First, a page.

What is carbon capture and storage?

Carbon capture and storage (CCS) is a way of reducing carbon dioxide (CO2) emissions, which could be key to helping to tackle global warming. It’s a three-step process, involving: capturing the CO2 produced by power generation or industrial activity, such as hydrogen production, steel or cement making; transporting it; and then permanently storing it deep underground. Here we look at the potential benefits of CCS and how it works.

What is CCS?

CCS involves the capture of CO2 emissions from industrial processes, such as steel and cement production, or from the burning of fossil fuels in power generation. This CO2 is then transported from where it was produced, via ship or in a pipeline, and stored deep underground in geological formations.

How can CCS help prevent global warming?

The Intergovernmental Panel on Climate Change (IPCC) highlighted that, if we are to achieve the ambitions of the Paris Agreement and limit future temperature increases to 1.5°C (2.7°F), we must do more than just increasing efforts to reduce emissions – we also need to deploy technologies to remove CO2 from the atmosphere. CCS is one of these technologies and can therefore play an important role in tackling global warming.

How does CCS actually work?

Close-up of fans at a carbon capture and storage plant

There are three steps to the CCS process:

1. Capturing the CO2 for storage

The CO2 is separated from other gases produced in industrial processes, such as those at coal and natural-gas-fired power generation plants or steel or cement factories.

2. Transport

The CO2 is then compressed and transported via pipelines, road transport or ships to a site for storage.

3. Storage

Finally, the CO2 is injected into rock formations deep underground for permanent storage.

Where are carbon emissions stored in CCS?

Possible storage sites for CO2 emissions include saline aquifers or depleted oil and gas reservoirs, which typically need to be 0.62 miles (1km) or more under the ground.

As an example, a storage site for the proposed Zero Carbon Humber project in the UK is a saline aquifer named ‘Endurance’, which is located in the southern North Sea, around 90km offshore. Endurance is approximately 1 mile (1.6km) below the seabed and has the potential to store very large amounts of CO2.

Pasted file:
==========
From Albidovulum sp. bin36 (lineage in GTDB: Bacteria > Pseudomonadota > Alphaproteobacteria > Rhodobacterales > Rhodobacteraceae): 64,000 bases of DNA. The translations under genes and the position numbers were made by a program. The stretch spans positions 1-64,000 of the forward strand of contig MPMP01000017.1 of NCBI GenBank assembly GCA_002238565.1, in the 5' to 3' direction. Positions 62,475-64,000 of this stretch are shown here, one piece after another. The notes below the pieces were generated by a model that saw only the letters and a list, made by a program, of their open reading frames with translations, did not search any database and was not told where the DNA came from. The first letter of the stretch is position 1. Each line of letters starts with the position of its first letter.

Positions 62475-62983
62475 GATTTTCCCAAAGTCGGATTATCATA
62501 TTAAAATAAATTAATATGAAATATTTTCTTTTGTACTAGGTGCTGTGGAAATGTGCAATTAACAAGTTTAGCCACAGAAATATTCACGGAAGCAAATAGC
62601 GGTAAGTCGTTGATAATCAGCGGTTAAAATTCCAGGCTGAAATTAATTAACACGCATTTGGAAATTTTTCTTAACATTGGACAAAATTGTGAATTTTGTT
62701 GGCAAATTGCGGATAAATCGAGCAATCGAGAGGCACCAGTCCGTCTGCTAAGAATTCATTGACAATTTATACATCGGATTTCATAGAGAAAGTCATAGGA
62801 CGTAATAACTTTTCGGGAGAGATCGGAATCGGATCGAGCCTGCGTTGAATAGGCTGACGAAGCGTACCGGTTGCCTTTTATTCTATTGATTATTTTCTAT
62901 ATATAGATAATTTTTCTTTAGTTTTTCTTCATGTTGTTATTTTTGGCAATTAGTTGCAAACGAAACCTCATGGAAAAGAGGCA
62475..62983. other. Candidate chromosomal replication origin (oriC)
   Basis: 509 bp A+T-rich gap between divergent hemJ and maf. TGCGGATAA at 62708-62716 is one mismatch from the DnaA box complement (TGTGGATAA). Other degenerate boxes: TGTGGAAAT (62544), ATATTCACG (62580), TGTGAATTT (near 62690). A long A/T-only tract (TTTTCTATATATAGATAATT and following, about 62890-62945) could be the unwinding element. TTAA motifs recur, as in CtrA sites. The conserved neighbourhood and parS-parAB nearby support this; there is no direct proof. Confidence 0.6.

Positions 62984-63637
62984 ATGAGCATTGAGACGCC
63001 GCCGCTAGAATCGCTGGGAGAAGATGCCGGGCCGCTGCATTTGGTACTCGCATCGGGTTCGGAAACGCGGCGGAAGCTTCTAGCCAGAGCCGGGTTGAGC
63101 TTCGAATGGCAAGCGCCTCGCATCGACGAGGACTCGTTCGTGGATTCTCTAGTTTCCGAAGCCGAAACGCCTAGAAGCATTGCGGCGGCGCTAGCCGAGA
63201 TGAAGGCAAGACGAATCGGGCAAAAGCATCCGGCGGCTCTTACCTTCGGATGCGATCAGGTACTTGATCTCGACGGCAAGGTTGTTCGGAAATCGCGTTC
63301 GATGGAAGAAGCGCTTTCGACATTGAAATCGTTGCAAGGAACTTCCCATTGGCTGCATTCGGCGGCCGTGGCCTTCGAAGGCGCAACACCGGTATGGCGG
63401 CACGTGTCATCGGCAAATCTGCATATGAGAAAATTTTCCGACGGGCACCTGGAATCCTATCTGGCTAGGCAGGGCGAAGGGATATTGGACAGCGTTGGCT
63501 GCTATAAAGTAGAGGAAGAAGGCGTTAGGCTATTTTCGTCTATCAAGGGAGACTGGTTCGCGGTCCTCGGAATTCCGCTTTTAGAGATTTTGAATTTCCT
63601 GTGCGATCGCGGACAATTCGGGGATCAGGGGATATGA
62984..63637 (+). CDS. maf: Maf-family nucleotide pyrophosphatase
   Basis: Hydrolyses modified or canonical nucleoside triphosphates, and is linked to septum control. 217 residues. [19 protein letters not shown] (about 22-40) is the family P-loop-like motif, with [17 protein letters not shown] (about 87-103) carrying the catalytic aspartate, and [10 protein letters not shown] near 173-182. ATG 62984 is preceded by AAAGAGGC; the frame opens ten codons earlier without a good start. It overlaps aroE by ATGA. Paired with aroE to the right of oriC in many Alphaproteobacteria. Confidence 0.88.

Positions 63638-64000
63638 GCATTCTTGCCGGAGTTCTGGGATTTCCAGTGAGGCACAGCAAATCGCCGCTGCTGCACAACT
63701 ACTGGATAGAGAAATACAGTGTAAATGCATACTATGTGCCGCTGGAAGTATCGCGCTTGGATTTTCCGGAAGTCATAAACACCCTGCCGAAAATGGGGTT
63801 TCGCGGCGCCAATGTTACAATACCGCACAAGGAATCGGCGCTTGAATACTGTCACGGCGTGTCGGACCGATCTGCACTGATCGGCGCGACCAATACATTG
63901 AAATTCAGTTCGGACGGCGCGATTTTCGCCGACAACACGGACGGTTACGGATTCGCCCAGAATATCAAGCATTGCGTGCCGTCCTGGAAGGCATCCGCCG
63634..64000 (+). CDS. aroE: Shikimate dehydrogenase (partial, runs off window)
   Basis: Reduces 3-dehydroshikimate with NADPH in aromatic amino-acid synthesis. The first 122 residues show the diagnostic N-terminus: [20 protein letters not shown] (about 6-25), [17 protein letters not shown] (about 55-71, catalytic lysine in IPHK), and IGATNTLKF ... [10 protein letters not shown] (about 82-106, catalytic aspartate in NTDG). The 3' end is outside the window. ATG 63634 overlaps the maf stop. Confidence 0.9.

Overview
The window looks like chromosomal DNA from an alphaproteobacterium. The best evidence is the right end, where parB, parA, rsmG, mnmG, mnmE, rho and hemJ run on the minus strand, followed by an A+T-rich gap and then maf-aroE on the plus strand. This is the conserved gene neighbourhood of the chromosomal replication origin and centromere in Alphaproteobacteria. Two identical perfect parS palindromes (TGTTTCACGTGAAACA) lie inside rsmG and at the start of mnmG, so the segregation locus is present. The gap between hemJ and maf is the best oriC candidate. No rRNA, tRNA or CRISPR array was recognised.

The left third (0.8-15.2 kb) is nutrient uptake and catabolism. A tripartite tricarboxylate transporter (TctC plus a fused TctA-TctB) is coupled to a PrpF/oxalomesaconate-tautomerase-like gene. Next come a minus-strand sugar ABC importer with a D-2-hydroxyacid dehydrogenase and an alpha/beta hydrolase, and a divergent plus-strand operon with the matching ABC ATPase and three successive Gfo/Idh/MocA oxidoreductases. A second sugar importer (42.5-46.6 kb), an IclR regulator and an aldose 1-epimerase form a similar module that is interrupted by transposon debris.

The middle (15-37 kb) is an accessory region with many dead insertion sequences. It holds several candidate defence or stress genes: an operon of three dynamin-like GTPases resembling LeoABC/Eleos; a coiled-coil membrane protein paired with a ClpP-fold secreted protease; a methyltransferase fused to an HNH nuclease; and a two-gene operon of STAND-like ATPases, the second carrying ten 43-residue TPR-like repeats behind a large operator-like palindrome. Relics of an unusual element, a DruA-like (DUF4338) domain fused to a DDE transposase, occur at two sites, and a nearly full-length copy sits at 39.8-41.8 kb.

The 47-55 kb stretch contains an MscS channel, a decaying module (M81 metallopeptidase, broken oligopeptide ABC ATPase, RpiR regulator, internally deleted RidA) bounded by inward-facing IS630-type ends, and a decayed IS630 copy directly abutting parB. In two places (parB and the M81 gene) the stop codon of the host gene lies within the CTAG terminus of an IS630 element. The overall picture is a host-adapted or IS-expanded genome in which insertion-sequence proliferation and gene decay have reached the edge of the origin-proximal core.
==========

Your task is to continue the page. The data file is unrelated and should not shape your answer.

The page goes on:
Similarly, in the U.S. there are multiple large-scale CO2 sites such as the Citronelle Project in Alabama. This saline reservoir injection site is about 1.8 miles (2.9km) deep.

What is Carbon Capture, Utilisation and Storage (CCUS)? What is the difference between CCUS and CCS?

As well as CCS, there is a related concept, CCUS, which stands for Carbon Capture Utilisation (or sometimes this is termed ‘usage’) and Storage. The idea is that, instead of storing CO2, it could be re-used in industrial processes by converting it into, for example, plastics, concrete or biofuel.

Is storing CO2 as part of CCS safe?

According to industry body the Global CCS Institute, CCS is ‘a proven technology that has been in safe operation for over 45 years’. It adds that all components of CCS are proven technologies that have been used for decades on a commercial scale.

Where is CCS being used already and what's in development?

According to the Global CCS Institute’s 2022 report, there were 194 large-scale CCS facilities globally at the end of the year – compared to 51 in 2019 – 61 of which were new CCS facilities added to the project pipeline in 2022. 30 of these projects are in operation, 11 under construction and the remainder in various stages of development.

Of the total number of projects, 94 were in the Americas (80 in the U.S.), 73 in Europe (27 in the UK), 21 in Asia-Pacific and 6 in the Middle East.

The CO2 capture capacity of all CCS facilities under development grew to 244 million tonnes per annum in 2022 – an impressive increase of 44% over the year.

Where was the first CCS facility?

CCS has been in operation since 1972 in the U.S., where several natural gas plants in Texas have captured and stored more than 200million tons of CO2 underground.

Last updated: 26 Mar 2024
The information in this article is intended as a factual explainer and does not necessarily reflect National Grid's strategic direction or current business activities.